Wednesday, December 31, 2014

Review: Girl on the Golden Coin by Marci Jefferson

Publisher: February 11th 2014 by Thomas Dunne Books - St. Martin's Press
ISBN: 9781250037220
Pages: 336 pages
How We Read It: ARC ebook
Genre: historical fiction, European literature 17th century, romance
Our Rating: three cups

Impoverished and exiled to the French countryside after the overthrow of the English Crown, Frances Stuart survives merely by her blood-relation to the Stuart Royals. But in 1660, the Restoration of the Stuart Monarchy in England returns her family to favor. Frances discards threadbare gowns and moves to gilded Fontainebleau Palace, where she soon catches the Sun King’s eye. But Frances is no ordinary court beauty—she has Stuart secrets to keep and her family to protect. King Louis XIV turns vengeful when she rejects his offer to become his Official Mistress. He banishes her to England with orders to seduce King Charles II and secure an alliance.

Armed in pearls and silks, Frances maneuvers the political turbulence of Whitehall Palace, but still can’t afford to stir a scandal. Her tactic to inspire King Charles to greatness captivates him. He believes her love can make him a better man, and even chooses Frances to pose as Britannia for England’s coins. Frances survives the Great Fire, the Great Plague, and the debauchery of the Restoration Court, yet loses her heart to the very king she must control. The discovery of a dangerous plot will force her to choose between love for herself and war for her beloved country.

In the tradition of Phillipa Gregory, debut author Marci Jefferson brings to life a captivating woman whose beauty, compassion, and intellect impacted a king and a nation.

Our thoughts:

“King Charles had shown me an ancient coin:
“See this woman here. This is the figure the ancient Romans chose to represent this land when they conquered it more than a thousand years ago. They called her Britannia. I plan to issue new farthings….my profile shall be on one side, and you, as a triumphant Britannia, will….(be) on the reverse”.

Thus is the infamy of Frances Stuart and her role in the English court during the Restoration period. She led an interesting life in two powerful countries, if half of what is written in this novel were to be true. Overall we found this story enjoyable and interesting to learn about a historical figure that was new to us. We just wish we could have learned more, seeing that we are not that familiar with Charles II and Restoration England. A definite highlight is that Jefferson provides an ‘Author’s Note’ at the conclusion explaining the historical facts and myths taken in the novel and some of her motives in how she portrayed the people and events.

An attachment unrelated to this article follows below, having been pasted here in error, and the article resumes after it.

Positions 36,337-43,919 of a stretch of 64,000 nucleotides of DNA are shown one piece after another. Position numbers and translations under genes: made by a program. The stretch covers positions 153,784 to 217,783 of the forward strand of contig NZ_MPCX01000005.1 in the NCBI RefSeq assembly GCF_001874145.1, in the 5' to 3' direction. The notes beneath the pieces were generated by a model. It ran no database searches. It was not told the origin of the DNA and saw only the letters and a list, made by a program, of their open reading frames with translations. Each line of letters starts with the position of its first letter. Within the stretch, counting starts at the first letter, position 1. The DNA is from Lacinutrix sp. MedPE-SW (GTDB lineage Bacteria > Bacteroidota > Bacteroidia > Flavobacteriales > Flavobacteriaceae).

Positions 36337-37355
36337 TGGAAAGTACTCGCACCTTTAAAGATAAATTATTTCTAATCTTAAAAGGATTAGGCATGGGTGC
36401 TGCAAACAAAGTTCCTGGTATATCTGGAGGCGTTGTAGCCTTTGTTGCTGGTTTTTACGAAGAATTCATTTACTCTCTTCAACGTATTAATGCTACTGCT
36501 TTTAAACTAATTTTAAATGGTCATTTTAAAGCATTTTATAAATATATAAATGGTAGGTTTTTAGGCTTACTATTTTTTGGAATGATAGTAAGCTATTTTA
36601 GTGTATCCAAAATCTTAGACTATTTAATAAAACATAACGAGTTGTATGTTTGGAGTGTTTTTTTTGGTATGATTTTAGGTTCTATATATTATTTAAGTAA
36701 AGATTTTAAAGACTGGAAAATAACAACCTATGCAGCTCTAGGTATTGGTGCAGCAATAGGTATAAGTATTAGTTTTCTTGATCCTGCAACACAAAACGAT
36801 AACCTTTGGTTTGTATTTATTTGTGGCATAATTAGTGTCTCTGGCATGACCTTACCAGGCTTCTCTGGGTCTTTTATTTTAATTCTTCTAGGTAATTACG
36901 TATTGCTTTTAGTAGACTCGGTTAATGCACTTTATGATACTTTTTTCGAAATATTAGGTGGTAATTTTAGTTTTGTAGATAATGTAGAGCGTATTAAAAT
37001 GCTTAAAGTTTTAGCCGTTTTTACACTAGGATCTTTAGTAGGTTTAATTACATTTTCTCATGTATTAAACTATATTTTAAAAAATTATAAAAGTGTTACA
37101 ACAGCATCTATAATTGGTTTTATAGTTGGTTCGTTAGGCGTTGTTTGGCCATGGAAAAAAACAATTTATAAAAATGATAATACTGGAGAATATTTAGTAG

There were a few token parts on religious conflict and war, some sumptuous illustrative descriptions of court and the clothes worn of the period, but overall, the authenticity was lacking as the focus is on what we would call soap opera. Sadly at times we found this tale to be likened to a high school drama, it read like a regency romance: who they like and who they don’t, proposals, squeals (good and bad), rejections and cat fights over who was sleeping with whom. This certainly makes the novel more romantic fiction than historical fiction.

Also, as necessary as it is to move the historical storytelling along, it did at times however, have major skips in time that made some made events feel superficial and an ending that was somewhat abrupt. Perhaps the book needed to be longer to provide both characters (this would have gone a long way to help explain emotional feelings and decision making) and events (the Great Fire of London was lucky to be detailed in a couple of pages) with more depth.

We don't want to sound too negative because we didn't actually dislike Girl on the Golden Coin – it was a quick read that kept us entertained and helped provide us with a brief introduction to Charles II reign. If you enjoy historical romance and either like this particular period or are looking for something slightly different, in the light historical fiction genre, you may well enjoy this. It's glamorous, sexy, and a quick read.

This review is based on a complimentary copy from the publisher and provided through NetGalley in exchange for an honest review. The quoted material may have changed in the final release.